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BornFromTheVoid

2013 Arctic Sea Ice Extent Maximum

Sea Ice Extent Maximum  

14 members have voted

  1. 1. What do you think the Sea Ice Extent Maximum will be in 2013 in millions of km2?

    • Higher than 16.0
      0
    • 15.9 to 16.0
      1
    • 15.8 to 15.9
      0
    • 15.7 to 15.8
      1
    • 15.6 to 15.7
      0
    • 15.5 to 15.6
      2
    • 15.4 to 15.5
      0
    • 15.3 to 15.4
      1
    • 15.2 to 15.3
      1
    • 15.1 to 15.2
      2
    • 15.0 to 15.1
      0
    • 14.9 to 15.0
      0
    • 14.8 to 14.9
      2
    • 14.7 to 14.8
      0
    • 14.6 to 14.7
      1
    • 14.5 to 14.6
      1
    • 14.4 to 14.5
      0
    • 14.3 to 14.4
      0
    • 14.2 to 14.3
      1
    • 14.1 to 14.2
      0
    • 14.0 to 14.1
      0
    • Lower than 14.0
      1


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The melt season has finished and so it's time to start looking towards the spring maximum (if we make it past 21/12/12!).

The maximum sea ice extent has typically diminished at a much slower rate than the minimum, with a difference of only around 1.9 million km2 between the lowest and highest maximum (11.3%), compared to 4.2 million km2 for the minimum (55.2%).

The highest maximum extent value recorded was in 1979 at 16,564,600km2, while the lowest was 2011 at 14,689,100km2.

Here's a graph of the annual sea ice extent 1 day maximum based on the NSIDC data

post-6901-0-63888100-1349041076_thumb.jp

The last 10 years

2003 15.5868

2004 15.2555

2005 14.9462

2006 14.7330

2007 14.7896

2008 15.3052

2009 15.1628

2010 15.2845

2011 14.6891

2012 15.2909

We'll use the NSIDC data to base the minimum on. I don't think this will be submitted to anything, and the voting is set to private, just in case that matters to anyone.

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I have a hankering after major changes to the ice within the basin this year?

I think we may see the ice factory set up again across Bering if changes to the Arctic's energy budget are it's driver but these will be more than offset by open water remaining in Beaufort, Baffin and Laptev/east Siberian sectors?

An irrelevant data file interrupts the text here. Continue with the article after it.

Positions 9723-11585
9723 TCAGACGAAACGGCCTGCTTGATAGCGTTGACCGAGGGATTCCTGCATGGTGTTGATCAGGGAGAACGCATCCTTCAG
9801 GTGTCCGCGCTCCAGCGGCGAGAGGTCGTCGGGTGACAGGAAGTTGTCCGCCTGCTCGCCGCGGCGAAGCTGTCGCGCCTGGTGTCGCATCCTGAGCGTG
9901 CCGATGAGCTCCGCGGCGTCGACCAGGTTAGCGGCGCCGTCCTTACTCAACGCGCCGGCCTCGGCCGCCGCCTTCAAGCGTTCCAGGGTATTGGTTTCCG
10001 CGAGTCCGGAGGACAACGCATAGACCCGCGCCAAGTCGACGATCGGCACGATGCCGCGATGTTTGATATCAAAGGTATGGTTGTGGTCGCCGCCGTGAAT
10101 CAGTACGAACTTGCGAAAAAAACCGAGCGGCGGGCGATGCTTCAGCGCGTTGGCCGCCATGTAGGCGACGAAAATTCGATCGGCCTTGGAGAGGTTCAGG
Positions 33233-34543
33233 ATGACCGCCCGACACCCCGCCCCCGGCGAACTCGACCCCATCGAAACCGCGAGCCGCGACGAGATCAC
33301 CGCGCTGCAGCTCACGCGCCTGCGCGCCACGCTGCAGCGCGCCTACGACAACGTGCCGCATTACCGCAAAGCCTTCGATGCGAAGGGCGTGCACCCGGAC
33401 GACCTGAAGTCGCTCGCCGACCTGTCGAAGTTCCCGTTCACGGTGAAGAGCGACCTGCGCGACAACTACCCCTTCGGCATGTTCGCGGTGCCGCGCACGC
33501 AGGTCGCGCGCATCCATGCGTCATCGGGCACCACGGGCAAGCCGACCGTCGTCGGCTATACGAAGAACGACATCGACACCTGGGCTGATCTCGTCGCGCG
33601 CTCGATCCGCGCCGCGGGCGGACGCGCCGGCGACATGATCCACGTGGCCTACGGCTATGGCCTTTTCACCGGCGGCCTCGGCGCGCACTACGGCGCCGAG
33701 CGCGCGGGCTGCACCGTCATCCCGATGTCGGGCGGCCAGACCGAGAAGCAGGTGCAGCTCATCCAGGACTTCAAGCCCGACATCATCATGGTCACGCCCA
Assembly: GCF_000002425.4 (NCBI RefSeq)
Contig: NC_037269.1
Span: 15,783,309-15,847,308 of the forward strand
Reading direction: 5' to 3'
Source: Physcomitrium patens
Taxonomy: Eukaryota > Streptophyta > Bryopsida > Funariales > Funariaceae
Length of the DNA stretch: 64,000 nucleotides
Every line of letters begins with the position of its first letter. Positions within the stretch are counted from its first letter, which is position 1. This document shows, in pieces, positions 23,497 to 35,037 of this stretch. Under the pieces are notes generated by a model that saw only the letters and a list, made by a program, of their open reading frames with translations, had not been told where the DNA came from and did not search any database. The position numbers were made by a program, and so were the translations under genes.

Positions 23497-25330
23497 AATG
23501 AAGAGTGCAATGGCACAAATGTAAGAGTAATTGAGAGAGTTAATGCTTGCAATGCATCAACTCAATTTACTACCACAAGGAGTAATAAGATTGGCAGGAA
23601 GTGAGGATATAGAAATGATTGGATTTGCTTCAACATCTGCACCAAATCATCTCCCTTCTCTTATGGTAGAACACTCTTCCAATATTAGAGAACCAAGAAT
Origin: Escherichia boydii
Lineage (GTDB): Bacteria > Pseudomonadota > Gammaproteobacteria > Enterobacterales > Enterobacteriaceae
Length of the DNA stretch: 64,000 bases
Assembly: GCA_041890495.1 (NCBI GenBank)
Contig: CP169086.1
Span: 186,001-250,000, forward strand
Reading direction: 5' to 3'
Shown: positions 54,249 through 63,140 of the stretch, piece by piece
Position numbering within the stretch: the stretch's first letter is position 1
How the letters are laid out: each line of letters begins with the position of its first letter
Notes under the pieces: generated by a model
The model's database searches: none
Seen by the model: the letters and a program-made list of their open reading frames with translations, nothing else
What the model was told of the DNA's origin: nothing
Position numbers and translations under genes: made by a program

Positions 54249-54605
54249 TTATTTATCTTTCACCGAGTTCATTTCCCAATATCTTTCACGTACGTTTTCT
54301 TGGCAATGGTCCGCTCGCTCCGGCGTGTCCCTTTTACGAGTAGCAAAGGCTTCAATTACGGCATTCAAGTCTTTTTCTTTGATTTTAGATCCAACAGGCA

i still cannot believe the sst anom off the Alaskan shelf (west of the McKenzie delta?) and cannot put it down to 'faulty readings' as too many measurements are taken in the area? The most 'plausible' explaination I have heard mooted is the extension of a Pacific warm water current into the basin , Via Bering, and it's deflection under Coriolis pressures to the coast where the current grounds out forming the sharp temp spike?

We also have the possible extension of the N.A.D. into Barrentsz and Kara and the 'New' occurences in Laptev which again hints at a warm surface current emerging?

If the Jet so organises this year as to place the 'cold plunges' over land then the accompanying WAA may well help keep ice thin and vulnerable in areas of the basin for long periods through winter?

I also wonder about the mixing that must be occuring from the 'outgassing' under the east Siberian Sea? Last year the thickness there was pegged to under 1m. If this was partly due to outgassing and warm waters mixed back to the surface then this years melt will have only aided this process (remember last sept we were told that features there had grown up to ten times larger than the previous year? has this scale of increase continued this year?).

All in all we may start to see winter ice following the large losses we have seen in summer ice. Whatever happens though I'd guess the volume will be down and that the ice will be spread out thinner than ever?

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I just see that after most low minima, there is a jump in the following maxima, so I think this March the extent will climb to just a little below the average of the last 7 or 8 years.

I'd imagine the extra fresh water from the melt may help with a thin refreeze, as well as the strong cold anomalies around the Bering sea from the continuing -ve PDO helping to bolster the ice in that area.

But I'm sure opinions will change if the sea ice growth remains below average for the next few weeks.